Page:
Organization Treats Youth Like Family

See A Man, Be A Man Offers Young Men A Better Way

LOS ANGELES — Nineteen-year-old Kensha Bell was on his way to becoming another statistic.

Raised in Watts in a single-parent home, Bell had become involved in a gang and was drifting through life. However, at 16 he joined “See A Man, Be A Man,” a mentorship program for young black men, and found his purpose.

He became a published author at the age of 17 and is now a student leader at Sacramento State University and president of FAMLI’s youth division.

It is these types of outcomes that Torrence Brannon-Reese had in mind when he founded FAMLI, Inc. (FAMLI) in 1992 to empower those who have been traditionally ignored and undervalued. In addition to mentoring youth, the organization believes in educating the community through its music arts programming.

“As a black man, I understand how it feels to be marginalized, mistreated, and disrespected, and as a victim of racism, I know how devastating this force can be,” Brannon-Reese said.

“That’s why our target audience are people of African descent of all ages who have suffered historical trauma that began with our shared legacy of slavery and continue due to institutional racism/white supremacy. FAMLI was founded as a vehicle to combat these negative forces.”

For more than two decades, FAMLI has helped to change the lives of thousands of youth, families and veterans through its creative, effective and innovative programming.

The organization produces community festivals such as the “Malcolm X Festival of Arts, Culture and Education,” the “I’ve Known Rivers Film Festival,” and the “Leimert Park Cultural Renaissance Classic Photo Gathering,” which celebrates unsung heroes in the community and captures great moments in black history.

Moreover, FAMLI produces dynamic musical concerts, via an arts/music ensemble called, “Everything with Soul,” whose music has a particular emphasis on preserving and promoting the indigenous culture and music of New Orleans, and classic soul music by legends such as Sam Cooke, Jackie Wilson, Aretha Franklin, Ray Charles, James Brown and Al Green.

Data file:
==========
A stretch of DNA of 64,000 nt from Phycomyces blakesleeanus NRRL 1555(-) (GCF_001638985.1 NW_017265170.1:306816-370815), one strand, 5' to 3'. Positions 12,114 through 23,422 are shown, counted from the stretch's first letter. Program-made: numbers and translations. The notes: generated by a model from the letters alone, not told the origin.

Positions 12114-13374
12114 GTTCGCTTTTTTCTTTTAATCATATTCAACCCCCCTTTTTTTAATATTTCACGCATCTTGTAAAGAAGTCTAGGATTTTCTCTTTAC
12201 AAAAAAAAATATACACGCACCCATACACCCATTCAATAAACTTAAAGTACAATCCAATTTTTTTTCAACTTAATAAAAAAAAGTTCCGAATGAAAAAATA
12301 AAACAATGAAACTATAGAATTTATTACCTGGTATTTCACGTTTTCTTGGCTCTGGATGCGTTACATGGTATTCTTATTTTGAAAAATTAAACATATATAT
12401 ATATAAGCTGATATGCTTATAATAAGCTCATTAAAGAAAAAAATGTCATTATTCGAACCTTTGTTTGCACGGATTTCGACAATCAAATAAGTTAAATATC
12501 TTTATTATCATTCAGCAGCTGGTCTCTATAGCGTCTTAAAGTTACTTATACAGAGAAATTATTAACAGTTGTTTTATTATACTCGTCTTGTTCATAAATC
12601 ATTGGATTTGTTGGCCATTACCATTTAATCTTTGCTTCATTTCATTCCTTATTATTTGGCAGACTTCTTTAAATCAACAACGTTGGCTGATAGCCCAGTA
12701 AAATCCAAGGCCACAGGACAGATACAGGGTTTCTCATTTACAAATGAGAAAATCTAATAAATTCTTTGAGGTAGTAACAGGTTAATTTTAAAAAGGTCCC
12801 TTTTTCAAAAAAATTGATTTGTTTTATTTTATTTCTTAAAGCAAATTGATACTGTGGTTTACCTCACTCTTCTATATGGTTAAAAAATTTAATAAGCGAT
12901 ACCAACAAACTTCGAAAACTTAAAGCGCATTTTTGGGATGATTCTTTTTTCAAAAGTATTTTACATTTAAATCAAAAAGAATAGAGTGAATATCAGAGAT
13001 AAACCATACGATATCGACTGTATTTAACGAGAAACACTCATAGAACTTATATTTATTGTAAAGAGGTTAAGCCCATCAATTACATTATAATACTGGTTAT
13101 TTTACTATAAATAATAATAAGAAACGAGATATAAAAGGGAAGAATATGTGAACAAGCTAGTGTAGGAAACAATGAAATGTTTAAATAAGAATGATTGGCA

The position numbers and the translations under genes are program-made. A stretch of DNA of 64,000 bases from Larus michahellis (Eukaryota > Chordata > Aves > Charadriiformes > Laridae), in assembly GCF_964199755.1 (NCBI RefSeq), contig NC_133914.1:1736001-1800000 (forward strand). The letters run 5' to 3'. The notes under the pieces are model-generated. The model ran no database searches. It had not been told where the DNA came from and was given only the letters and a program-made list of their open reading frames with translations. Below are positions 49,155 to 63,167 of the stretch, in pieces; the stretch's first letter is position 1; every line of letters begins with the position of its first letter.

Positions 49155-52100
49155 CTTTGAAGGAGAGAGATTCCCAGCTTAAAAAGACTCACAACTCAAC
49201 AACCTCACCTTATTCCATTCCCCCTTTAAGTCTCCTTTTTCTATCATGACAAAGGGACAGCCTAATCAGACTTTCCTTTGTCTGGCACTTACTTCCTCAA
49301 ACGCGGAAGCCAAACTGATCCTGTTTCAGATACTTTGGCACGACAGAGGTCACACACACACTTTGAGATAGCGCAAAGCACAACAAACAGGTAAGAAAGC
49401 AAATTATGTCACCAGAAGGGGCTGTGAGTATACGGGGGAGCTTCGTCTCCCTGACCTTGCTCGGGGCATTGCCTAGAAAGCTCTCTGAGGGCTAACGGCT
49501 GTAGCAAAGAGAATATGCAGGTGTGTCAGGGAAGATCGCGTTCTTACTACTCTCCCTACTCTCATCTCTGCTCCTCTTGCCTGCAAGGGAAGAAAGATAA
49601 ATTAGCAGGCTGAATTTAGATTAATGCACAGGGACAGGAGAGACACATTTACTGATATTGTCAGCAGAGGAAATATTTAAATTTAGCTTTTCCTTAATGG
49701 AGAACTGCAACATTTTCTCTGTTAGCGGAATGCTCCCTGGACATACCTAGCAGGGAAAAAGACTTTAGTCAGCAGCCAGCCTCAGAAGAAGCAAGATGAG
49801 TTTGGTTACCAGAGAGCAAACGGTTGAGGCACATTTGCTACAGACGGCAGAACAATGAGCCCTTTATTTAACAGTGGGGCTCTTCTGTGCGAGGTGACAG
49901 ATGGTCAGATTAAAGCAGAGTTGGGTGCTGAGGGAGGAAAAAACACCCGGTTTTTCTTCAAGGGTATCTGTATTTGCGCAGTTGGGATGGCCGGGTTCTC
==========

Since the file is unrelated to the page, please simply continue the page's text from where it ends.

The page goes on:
While the arts will always be an integral part of the work, mentoring youth like Bell is the cornerstone of the organization’s work. In addition to “See a Man, Be a Man,” the organization works with young women through its “Princess 2 Queen” program.

Both programs pair youth, ages 10-19, with positive role models who empower them to build healthy, safe and prosperous futures.

“As someone who grew up without a father, I know how important it is to be a role model and to be the best black man that I can be,” Brannon-Reese said. “Our students leave the program with a sense of cultural/historical identity, and have a new found pride in themselves and in their ancestral legacies that give them a sense of dignity and pride as they grow and move on with their own lives.”

Brannon-Reese hopes to expand the reach of the programs, which are powered by a nine-point curriculum he wrote entitled, “Da Root Curriculum,” which focuses on the life themes of spirituality, culture, career, education, economics, politics, health, family and personal responsibility.

In fact, he currently travels across the country, speaking to audiences of color that are in need of educational models that have a proven track record of success.

“One of the things that makes us unique is our ability to focus our services on the ‘human being’ and not look at people as numbers or names,” Brannon-Reese said. “We are an example of vision, strength, and cultural/educational authenticity. We know who we are, where we are going, and have a strategic plan in place that ensure we are on task.”

Brannon-Reese is proud of everything that the organization has accomplished, despite being primarily self-funded. He hopes that more people will take interest in the work and consider helping with funding, becoming board members and joining their staff.

He envisions an organization that will eventually enlarge its reach into more countries and looks forward to the day when FAMLI can stand as a model for successful living and communal/group and collective success.

“It is our hope that the people who participate in our program leave with a clear understanding of the world, and can craft a strategic plan for themselves that will help them achieve their stated objectives and goals as they share their talents with a larger world,” Brannon-Reese said.

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